Gulfstream’s fourth large-cabin G650–and the first production example–joined the flight-test program on June 6, just three days after the third test G650 first left the ground. As of Sunday, the four flying G650s had logged more than 85 flights and 240 hours, not quite 15 percent of the estimated 1,800 flight hours required for certification.
The Boeing 787 Dreamliner test fleet surpassed 1,000 flight hours this week. According to Boeing, the 787 program is now about 40 percent through the test conditions required to certify the first version–the 787-8–of the new twin widebody.
Boeing announced yesterday that it received expanded type inspection authorization (TIA) from the FAA for the 747-8 Freighter on June 11, clearing the way for FAA personnel to participate in test flights and collect required data.
The HondaJet program has once again been delayed. Honda Aircraft this week began notifying buyers that delivery of the first HA-420 HondaJet is now planned for the third quarter of 2012. “Regrettably we’ve experienced delays in some components,” HondaJet spokesman Stephen Keeney told AIN. He could not identify the suppliers involved in the latest setback for the program.
Gulfstream is on track to fulfill business aviation’s need for speed with its new G650 jet reaching its top operating speed of Mach 0.925 during a test flight on Sunday.
The large-cabin aircraft is on track to enter service as the world’s fastest in-production civil aircraft, overtaking the Cessna Citation X and perhaps heading off the challenge posed by planned supersonic business jets.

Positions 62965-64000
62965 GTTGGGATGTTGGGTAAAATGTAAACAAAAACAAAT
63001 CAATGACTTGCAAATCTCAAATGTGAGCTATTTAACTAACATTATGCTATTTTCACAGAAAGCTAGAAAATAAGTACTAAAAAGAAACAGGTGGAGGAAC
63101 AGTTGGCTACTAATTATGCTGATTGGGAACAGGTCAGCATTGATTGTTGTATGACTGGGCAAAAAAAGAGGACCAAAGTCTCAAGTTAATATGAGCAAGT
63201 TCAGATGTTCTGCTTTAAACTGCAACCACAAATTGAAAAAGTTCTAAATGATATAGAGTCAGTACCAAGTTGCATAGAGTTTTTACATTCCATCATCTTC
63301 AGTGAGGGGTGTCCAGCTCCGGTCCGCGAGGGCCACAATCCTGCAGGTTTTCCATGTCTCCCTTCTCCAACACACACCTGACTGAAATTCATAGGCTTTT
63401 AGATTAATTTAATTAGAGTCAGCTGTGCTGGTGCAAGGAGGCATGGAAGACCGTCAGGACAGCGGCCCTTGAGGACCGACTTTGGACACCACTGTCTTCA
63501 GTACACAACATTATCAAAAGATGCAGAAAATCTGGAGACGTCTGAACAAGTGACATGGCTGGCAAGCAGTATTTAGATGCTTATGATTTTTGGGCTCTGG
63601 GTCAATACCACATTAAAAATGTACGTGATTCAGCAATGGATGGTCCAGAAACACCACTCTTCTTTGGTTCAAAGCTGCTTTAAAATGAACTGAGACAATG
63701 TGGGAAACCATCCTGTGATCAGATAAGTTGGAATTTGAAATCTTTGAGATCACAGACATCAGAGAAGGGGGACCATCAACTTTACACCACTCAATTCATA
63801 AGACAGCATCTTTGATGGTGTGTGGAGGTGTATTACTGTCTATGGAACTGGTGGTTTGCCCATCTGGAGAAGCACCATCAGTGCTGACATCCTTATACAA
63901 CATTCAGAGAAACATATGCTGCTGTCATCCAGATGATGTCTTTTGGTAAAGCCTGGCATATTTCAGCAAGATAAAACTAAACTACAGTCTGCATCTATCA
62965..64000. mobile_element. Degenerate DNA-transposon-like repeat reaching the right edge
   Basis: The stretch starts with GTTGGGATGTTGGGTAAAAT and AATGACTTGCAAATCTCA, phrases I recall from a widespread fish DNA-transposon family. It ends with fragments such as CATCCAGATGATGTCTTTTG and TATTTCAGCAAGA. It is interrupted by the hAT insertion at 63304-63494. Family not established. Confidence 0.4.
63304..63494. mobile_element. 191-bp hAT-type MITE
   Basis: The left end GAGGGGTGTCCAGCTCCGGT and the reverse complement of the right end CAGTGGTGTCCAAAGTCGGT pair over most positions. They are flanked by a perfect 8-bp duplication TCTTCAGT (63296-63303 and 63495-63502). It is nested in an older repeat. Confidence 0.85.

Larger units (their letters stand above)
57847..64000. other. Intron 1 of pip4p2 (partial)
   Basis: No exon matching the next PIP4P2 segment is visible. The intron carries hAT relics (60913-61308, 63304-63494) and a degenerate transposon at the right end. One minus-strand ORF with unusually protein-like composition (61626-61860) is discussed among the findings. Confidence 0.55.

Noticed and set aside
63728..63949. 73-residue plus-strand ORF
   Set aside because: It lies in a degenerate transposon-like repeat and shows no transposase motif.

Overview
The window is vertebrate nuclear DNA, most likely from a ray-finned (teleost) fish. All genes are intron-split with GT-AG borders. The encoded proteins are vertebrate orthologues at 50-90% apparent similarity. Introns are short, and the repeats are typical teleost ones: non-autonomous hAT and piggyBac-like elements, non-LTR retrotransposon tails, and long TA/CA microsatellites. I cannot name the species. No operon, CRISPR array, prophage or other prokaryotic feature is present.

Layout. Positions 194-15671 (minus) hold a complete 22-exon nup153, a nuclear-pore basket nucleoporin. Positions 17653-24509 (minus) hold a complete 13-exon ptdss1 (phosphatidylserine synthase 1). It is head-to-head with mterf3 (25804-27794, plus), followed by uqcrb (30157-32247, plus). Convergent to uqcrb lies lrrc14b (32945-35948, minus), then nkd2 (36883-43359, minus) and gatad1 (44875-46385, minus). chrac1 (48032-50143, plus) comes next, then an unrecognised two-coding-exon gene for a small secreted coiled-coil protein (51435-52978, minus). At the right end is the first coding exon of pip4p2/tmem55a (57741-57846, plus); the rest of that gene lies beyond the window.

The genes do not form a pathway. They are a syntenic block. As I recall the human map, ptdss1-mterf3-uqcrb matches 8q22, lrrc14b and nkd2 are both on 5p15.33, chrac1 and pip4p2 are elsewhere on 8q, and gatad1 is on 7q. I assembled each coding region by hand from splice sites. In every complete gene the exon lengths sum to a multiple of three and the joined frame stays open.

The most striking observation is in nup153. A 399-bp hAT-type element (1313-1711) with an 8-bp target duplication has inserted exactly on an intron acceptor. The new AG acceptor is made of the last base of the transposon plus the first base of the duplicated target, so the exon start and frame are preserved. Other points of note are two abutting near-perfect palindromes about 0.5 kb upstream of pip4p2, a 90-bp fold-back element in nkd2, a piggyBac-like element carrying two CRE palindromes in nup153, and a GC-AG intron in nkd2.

The first Gulfstream G650, S/N 6001, yesterday reached its top operating speed of Mach 0.925 during a test flight from the company’s headquarters in Savannah, Ga. When certified, the G650 will become the fastest transport-category aircraft in service, a spot currently held by the Mach 0.92 Cessna Citation X.
The FAA granted Boeing expanded type inspection authorization (TIA) yesterday for the 787 Dreamliner, clearing the way for the agency’s personnel to fully participate in future test flights and for the collection of required flight-test data. The agency on February 11 granted initial TIA, which supported the collection of flutter certification data.
The second Boeing 747-8 Freighter, RC521, landed in Palmdale, Calif., yesterday, marking the beginning of a planned transition of testing to Southern California. The more than four-hour flight from Boeing Field in Seattle included testing on avionics and cruise performance.
Boeing insists the first 787 Dreamliner remains on schedule for first delivery to All Nippon Airways by the end of this year, despite some admitted glitches during flight testing that appear to have eroded much of the margin the company had built into its timetable for certification.
The third Boeing 747-8 Freighter, RC 521, joined the program’s flight-test program yesterday with a successful two-and-a-half-hour maiden mission. Piloted by captains Paul Stemer and Keith Otsuka, the program’s final prototype took off from Paine Field in Everett, Wash., at 3:27 p.m. local time and landed at Boeing Field in Seattle at 5:58 p.m. The airplane reached an altitude of 30,000 feet and an airspeed of 245 knots.